The 5 Biggest Mistakes Most Marketers Make When Targeting Millennials

The most common mistakes in Millennial marketing, so you can avoid them - written by a Millennial.
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The most common mistakes in Millennial marketing, so you can avoid them - written by a Millennial.
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Millennials are a tricky bunch. They're a huge generation raised on tech, hyper-speed media, and rapid-fire cultural change, making them difficult for previous generations, not to mention marketers, to understand. At Ypulse we've studied Millennials day in and day out for a decade, and for every successful campaign aimed at young consumers that we see, there are three more that miss the mark. Luckily, we've rounded up some of the biggest, most common mistakes we've seen in Millennial marketing, so you can avoid making them.

1. Getting Hung Up on Stereotypes

Starting an article about Millennials with the words, "They're lazy, entitled, selfish, and narcissistic," has become a cliché in the generational insight world. While the conversation about Millennials has been heating up, much of it still relies on the same old ideas about Millennials that have been rehashed for years. We understand that some of the characteristics of the generation, and their expectations of brands, create some gaps and misunderstandings. But approaching the generation with a head full of stereotypes that only tell part of the story about who they are will only lead to dissonant communication. They aren't a clustering of clichés, and understanding who they really are right now is vital in getting them to pay attention to you.

2. Making Fun of "Kids These Days"

We often tell brands that one key in representing and talking to Millennials authentically is to understand how they see themselves, and how they talk to one another. But once you've started to understand who they are, it's probably not the best idea make fun of them for it. There have been a slew of commercials and ads that have made targets of Millennials in both subtle and overt ways. One Wendy's commercial that aired last year comes to mind as an example. The spot contained lines like, "'So have to tweet it.' 'Or we could eat it!'" and implied that Millennials' social media habits are more than a little dumb. Commercials like these often rely on "kids these days" humor, making it feel like marketers are talking down to the very demographic they are aiming to capture.

3. Going Overboard with Hashtagging

On the other side of the spectrum, sometimes brands' eagerness to be involved in Millennial media trends leads to some missteps-and some uninspired marketing. Hashtags are everywhere, being thrown out by nearly every brand with a campaign, whether or not it makes much sense. Hashtags are meant to create and foster conversations, and unite people in a communal digital experience. But most brand hashtags aren't cutting it. In one writer's recent casual survey, they counted 39 distinct hashtags over the course of 12 hours, including Neutrogena's #unseenacne tag, which was deemed "#FreakingGross" by one Twitter user. Slapping a hashtag in front of a slogan that makes little sense to young consumers isn't likely to inspire participation, and some of the hashtags being slapped onto the end of commercials feel more like afterthoughts than actual engagement efforts.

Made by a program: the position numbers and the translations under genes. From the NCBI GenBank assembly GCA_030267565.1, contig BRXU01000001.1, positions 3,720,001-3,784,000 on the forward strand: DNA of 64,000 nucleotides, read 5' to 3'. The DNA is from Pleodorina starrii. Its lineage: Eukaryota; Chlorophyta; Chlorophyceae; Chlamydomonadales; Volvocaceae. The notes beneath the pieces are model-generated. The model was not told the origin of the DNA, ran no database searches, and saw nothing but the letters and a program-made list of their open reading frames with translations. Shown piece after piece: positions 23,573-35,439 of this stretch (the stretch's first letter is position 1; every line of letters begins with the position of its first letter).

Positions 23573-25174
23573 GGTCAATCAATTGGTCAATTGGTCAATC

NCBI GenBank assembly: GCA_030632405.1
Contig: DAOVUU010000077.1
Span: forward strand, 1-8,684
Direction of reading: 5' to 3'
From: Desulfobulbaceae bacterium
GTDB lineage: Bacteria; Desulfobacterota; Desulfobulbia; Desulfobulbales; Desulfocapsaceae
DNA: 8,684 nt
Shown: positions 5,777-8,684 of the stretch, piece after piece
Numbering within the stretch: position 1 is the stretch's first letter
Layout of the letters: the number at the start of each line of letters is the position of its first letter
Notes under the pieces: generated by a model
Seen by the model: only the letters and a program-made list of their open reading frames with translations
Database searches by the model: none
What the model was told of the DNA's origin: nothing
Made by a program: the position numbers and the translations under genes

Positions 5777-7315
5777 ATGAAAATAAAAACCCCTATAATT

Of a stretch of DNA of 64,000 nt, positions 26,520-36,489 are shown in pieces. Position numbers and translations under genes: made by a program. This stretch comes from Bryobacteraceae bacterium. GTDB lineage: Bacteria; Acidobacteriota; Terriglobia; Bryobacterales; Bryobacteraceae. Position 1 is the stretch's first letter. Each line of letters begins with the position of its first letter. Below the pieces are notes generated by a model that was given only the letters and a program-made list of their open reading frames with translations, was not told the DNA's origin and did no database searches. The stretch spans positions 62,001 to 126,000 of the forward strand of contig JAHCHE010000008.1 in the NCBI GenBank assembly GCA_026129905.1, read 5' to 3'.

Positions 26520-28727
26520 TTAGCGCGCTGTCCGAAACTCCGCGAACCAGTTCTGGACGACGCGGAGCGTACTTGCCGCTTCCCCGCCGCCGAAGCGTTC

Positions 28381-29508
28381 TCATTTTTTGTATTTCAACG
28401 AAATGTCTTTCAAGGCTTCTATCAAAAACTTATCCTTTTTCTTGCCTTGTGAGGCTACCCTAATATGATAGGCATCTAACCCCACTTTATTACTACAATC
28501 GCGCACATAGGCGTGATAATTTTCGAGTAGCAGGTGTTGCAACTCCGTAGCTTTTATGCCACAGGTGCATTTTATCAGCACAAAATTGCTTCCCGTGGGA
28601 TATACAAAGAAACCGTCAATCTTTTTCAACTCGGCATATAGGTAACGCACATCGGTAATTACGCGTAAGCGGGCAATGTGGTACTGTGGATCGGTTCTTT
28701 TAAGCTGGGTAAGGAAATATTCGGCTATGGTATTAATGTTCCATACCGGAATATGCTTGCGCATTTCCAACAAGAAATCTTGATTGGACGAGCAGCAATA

4. Using Throwback Gender Tropes

Too many brands are still relying on some traditional gender stereotypes that just plain don't resonate with Millennials, who are constantly redefining their gender relationships. Toning down over-the-top testosterone-fueled messaging for Millennial men is essential. Hyper-macho depictions do not ring true with a group accustomed to blending traditionally masculine concepts with their own current conventions, if not rejecting typical macho expectations completely. Traditional approaches in marketing to women, like using coded language and being afraid to tackle "womens' issues" head-on, also persist in too many markets. Millennial women want brands to take off their kid gloves and get honest-think of tampon delivery service HelloFlo's frank, honest language and storytelling. Finally, Millennials are becoming parents and their ideal partnership is sharing the child-rearing workload, so talking to just Millennial moms instead of Millennial parents could be a turn-off.

5. Being Too Afraid to Try

Millennials might be a tricky group to target, but one of the biggest mistakes that marketers can make is being too afraid to try something new and different to reach them. Brands that don't hesitate to experiment with new social platforms, and step outside the norm in marketing language and visuals are being rewarded. This year Velveeta's offbeat Facebook and Twitter efforts have gained attention and praise from young consumers for being " amazingly weird." Wet Seal grew its Snapchat following from 2,000 to 11,000 in just one weekend by handing control of its account to 16-year-old teen beauty vlogger Megan Hughes. Taking a marketing risk can pay off big with young consumers, who expect brands to embrace change as much as they do. The good news is, if the experiment doesn't work out, Millennials are quick to forgive and forget.

MaryLeigh Bliss is a Millennial and the Trends Editor-in-Chief and Strategic Consultant for Ypulse, a youth marketing and Millennial research firm offering daily news and insight into the Millennial generation for media and marketing professionals.

[Image credit: HelloFlo First Moon Party]